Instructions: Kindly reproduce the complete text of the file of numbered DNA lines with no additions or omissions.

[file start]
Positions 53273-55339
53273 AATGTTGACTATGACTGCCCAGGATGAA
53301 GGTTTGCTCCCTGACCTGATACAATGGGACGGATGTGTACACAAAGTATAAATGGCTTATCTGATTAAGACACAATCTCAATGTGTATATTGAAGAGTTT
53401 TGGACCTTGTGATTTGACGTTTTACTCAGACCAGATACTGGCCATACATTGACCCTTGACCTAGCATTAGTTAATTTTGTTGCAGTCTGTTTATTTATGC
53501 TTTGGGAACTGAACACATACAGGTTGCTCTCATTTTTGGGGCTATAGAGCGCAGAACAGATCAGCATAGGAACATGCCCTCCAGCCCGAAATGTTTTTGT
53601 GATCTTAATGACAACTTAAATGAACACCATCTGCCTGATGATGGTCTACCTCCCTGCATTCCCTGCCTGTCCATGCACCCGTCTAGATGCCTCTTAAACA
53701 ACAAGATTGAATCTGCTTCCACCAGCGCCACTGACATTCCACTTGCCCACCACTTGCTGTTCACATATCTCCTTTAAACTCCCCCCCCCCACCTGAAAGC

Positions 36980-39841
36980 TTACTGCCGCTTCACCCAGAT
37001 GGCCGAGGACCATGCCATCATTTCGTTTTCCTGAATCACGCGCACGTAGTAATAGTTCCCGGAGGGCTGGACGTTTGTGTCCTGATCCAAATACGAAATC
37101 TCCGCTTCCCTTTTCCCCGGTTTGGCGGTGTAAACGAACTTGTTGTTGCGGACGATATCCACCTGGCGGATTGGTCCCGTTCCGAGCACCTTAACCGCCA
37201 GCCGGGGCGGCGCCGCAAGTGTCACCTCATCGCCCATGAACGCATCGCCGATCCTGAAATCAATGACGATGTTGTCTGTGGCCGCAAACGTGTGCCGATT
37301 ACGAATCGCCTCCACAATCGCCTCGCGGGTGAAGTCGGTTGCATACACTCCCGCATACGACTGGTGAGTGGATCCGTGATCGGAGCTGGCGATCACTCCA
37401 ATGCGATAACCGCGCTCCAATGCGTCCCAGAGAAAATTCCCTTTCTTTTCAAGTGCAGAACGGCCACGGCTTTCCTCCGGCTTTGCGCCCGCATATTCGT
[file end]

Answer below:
Positions 53273-55339
53273 AATGTTGACTATGACTGCCCAGGATGAA
53301 GGTTTGCTCCCTGACCTGATACAATGGGACGGATGTGTACACAAAGTATAAATGGCTTATCTGATTAAGACACAATCTCAATGTGTATATTGAAGAGTTT
53401 TGGACCTTGTGATTTGACGTTTTACTCAGACCAGATACTGGCCATACATTGACCCTTGACCTAGCATTAGTTAATTTTGTTGCAGTCTGTTTATTTATGC
53501 TTTGGGAACTGAACACATACAGGTTGCTCTCATTTTTGGGGCTATAGAGCGCAGAACAGATCAGCATAGGAACATGCCCTCCAGCCCGAAATGTTTTTGT
53601 GATCTTAATGACAACTTAAATGAACACCATCTGCCTGATGATGGTCTACCTCCCTGCATTCCCTGCCTGTCCATGCACCCGTCTAGATGCCTCTTAAACA
53701 ACAAGATTGAATCTGCTTCCACCAGCGCCACTGACATTCCACTTGCCCACCACTTGCTGTTCACATATCTCCTTTAAACTCCCCCCCCCCACCTGAAAGC

Positions 36980-39841
36980 TTACTGCCGCTTCACCCAGAT
37001 GGCCGAGGACCATGCCATCATTTCGTTTTCCTGAATCACGCGCACGTAGTAATAGTTCCCGGAGGGCTGGACGTTTGTGTCCTGATCCAAATACGAAATC
37101 TCCGCTTCCCTTTTCCCCGGTTTGGCGGTGTAAACGAACTTGTTGTTGCGGACGATATCCACCTGGCGGATTGGTCCCGTTCCGAGCACCTTAACCGCCA
37201 GCCGGGGCGGCGCCGCAAGTGTCACCTCATCGCCCATGAACGCATCGCCGATCCTGAAATCAATGACGATGTTGTCTGTGGCCGCAAACGTGTGCCGATT
37301 ACGAATCGCCTCCACAATCGCCTCGCGGGTGAAGTCGGTTGCATACACTCCCGCATACGACTGGTGAGTGGATCCGTGATCGGAGCTGGCGATCACTCCA
37401 ATGCGATAACCGCGCTCCAATGCGTCCCAGAGAAAATTCCCTTTCTTTTCAAGTGCAGAACGGCCACGGCTTTCCTCCGGCTTTGCGCCCGCATATTCGT